Whistleblower Retaliation & Job Loss
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If you have inside information about someone who is committing fraud against the Government, you may be worried about retaliation against you if you tell the truth. Will you lose your job? Will you be blackballed in your industry?
If you are concerned about all of these things and how whistleblowing can affect your future, do not hesitate to contact our attorney to discuss these matters. Lee Wallace at The Wallace Law Firm, LLC has been named one of Georgia’s Super Lawyers® for 10 years running, and has had legal matters in more than 20 states.
Call us for a free consultation to talk about your concerns.
Understanding Job Security When Whistleblowing
Many people assume that government statutes protect the jobs of everyone who reports fraud. Unfortunately, the statutes are not nearly that broad. For more information, contact The Wallace Law Firm, L.L.C. to see what protections are available for you. Lee Wallace has over 25 years of experience and graduated from Harvard Law School with honors. She puts that experience to work for whistleblowers like you.
Here is a brief run-down of statutes that may protect you:
- False Claims Act: The FCA protects the jobs of people who are reporting that fraudulent claims have been submitted to the United States government or to a contractor doing business with the U.S. In order to give whistleblowers (called relators) a reason to report fraud, the False Claims Act rewards whistleblowers in two ways. First, if the relator tells the Government about the fraud and is the first to file a lawsuit, the relator is entitled to between 15% and 30% of the money that the Government recovers in the legal case. Second, the Government has made it illegal to retaliate against someone who is blowing the whistle on fraud against the Government.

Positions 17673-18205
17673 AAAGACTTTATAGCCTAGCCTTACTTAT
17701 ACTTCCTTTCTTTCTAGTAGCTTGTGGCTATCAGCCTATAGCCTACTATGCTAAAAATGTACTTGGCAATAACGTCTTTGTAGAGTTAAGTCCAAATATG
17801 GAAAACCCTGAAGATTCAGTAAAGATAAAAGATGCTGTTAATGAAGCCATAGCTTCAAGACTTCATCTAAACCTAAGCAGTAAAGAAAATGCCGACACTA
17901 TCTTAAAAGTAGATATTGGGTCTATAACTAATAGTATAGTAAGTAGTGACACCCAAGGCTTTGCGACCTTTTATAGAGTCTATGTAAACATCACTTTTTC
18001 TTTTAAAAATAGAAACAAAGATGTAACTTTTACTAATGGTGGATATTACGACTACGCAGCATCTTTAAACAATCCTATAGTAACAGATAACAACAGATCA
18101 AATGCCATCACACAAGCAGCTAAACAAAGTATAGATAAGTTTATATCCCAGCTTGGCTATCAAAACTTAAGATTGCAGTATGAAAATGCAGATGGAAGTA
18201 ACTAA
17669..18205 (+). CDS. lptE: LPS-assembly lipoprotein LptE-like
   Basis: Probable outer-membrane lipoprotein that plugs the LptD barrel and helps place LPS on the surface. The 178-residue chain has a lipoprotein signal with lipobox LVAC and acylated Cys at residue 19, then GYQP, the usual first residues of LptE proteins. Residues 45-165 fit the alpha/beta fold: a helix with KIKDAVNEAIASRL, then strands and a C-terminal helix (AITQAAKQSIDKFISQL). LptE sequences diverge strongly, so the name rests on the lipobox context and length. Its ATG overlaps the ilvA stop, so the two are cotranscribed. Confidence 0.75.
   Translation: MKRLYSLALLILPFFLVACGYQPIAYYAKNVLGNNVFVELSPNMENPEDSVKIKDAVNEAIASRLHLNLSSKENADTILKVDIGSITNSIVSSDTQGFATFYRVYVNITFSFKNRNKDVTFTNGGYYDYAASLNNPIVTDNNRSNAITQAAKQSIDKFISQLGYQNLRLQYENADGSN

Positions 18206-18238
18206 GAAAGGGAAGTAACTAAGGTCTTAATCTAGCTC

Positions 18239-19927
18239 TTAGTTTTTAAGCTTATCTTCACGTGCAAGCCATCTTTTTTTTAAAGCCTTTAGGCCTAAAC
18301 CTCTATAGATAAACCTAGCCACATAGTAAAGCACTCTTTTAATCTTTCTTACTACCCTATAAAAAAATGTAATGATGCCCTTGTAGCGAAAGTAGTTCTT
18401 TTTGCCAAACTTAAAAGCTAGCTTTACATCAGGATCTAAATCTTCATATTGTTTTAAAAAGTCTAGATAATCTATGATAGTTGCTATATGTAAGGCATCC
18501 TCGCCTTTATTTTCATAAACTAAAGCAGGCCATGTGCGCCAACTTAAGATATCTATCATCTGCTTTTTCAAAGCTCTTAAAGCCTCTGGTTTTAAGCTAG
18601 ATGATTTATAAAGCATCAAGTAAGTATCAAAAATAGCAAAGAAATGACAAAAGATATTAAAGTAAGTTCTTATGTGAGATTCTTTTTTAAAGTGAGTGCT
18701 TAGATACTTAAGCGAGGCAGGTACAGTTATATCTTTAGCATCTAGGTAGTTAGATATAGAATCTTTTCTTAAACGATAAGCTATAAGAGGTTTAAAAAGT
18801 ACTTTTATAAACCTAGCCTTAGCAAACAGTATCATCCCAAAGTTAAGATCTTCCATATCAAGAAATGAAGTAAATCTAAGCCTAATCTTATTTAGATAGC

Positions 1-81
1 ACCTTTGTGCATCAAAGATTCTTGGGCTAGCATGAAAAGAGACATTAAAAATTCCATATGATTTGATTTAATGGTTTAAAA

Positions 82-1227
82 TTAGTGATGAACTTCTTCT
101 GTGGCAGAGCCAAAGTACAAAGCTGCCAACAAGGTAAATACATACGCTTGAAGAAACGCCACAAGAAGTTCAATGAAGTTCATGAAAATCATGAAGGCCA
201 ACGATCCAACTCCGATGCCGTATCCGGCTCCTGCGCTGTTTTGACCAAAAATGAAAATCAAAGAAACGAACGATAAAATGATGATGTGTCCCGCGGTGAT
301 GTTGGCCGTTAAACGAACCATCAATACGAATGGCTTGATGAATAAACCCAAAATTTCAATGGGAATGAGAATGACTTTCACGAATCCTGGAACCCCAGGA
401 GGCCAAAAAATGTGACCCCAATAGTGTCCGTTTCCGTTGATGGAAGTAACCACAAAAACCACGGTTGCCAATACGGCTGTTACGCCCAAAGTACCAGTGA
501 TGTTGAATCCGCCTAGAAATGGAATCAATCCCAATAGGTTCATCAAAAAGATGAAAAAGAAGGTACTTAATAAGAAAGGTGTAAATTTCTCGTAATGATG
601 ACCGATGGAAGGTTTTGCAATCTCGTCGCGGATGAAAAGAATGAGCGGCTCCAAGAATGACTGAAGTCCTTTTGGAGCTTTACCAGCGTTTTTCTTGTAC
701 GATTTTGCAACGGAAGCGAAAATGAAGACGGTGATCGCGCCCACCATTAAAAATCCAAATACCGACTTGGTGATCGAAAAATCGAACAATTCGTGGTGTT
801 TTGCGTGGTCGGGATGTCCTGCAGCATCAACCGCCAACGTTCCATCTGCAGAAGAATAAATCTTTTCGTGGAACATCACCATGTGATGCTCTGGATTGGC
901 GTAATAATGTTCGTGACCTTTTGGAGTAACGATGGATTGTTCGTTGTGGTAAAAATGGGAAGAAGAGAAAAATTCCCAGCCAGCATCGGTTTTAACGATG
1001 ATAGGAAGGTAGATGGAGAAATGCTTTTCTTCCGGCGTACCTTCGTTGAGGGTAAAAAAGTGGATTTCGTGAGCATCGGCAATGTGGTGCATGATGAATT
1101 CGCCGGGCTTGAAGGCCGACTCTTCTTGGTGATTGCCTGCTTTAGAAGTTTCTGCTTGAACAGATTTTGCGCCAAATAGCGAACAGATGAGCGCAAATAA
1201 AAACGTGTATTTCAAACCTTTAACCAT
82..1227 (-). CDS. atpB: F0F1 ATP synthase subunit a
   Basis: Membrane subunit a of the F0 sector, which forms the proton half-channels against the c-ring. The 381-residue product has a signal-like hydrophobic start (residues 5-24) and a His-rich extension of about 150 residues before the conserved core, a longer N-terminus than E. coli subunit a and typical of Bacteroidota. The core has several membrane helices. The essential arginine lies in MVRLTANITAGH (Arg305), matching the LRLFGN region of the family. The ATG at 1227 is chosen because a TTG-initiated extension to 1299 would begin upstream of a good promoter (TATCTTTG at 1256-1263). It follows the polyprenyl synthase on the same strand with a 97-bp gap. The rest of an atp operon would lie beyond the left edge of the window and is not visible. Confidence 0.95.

- Sarbanes-Oxley and SEC rules: Federal statutes and regulations make it illegal to retaliate against whistleblowers who report securities fraud to the SEC.
- Industry-specific retaliation statutes: A few industry-specific statutes protect people who are reporting violations of government agency regulations, such as trucking regulations.
- State statutes: Some states have enacted statutes that protect people who report fraudulent claims being made against those states. You can read Lee Wallace’s article on The Georgia Taxpayer Protection False Claims Act, which was published in the December 2012 Georgia Bar Journal at page 30.
Protection from Retaliation Under The False Claims Act
Under the False Claims Act, a whistleblower is called a qui tam “relator”, because the whistleblower brings suit on behalf of the Government in order to stop fraud against the Government. The federal statute acknowledges that whistleblowers have got to be protected from losing so much that they literally cannot afford to tell the truth.
Section 42 U.S.C. § 3730(h), which is part of the False Claims Act, makes it illegal for a company to retaliate against someone reporting or trying to stop fraud against the Government. The employee does not have to prove that the employer actually violated the False Claims Act. The Supreme Court has definitively ruled that: “proving a violation of § 3729 is not an element of a § 3730(h) cause of action.” Graham County Soil & Water Conservation Dist. v. United States ex rel. Wilson, 545 U.S. 409, 416 (U.S. 2005).
In 2009, the False Claims Act was rewritten clarify that employees do not have to be reporting fraud to the Government in order to claim retaliation.
Work with an Elite Legal Professional
Lee Wallace regularly lectures about the False Claims Act and other whistleblower statutes at continuing legal education seminars for attorneys. She has been named one of Georgia’s Top 100 Lawyers and Top 100 Trial Lawyers.
Contact our office to learn more about your whistleblower lawsuit.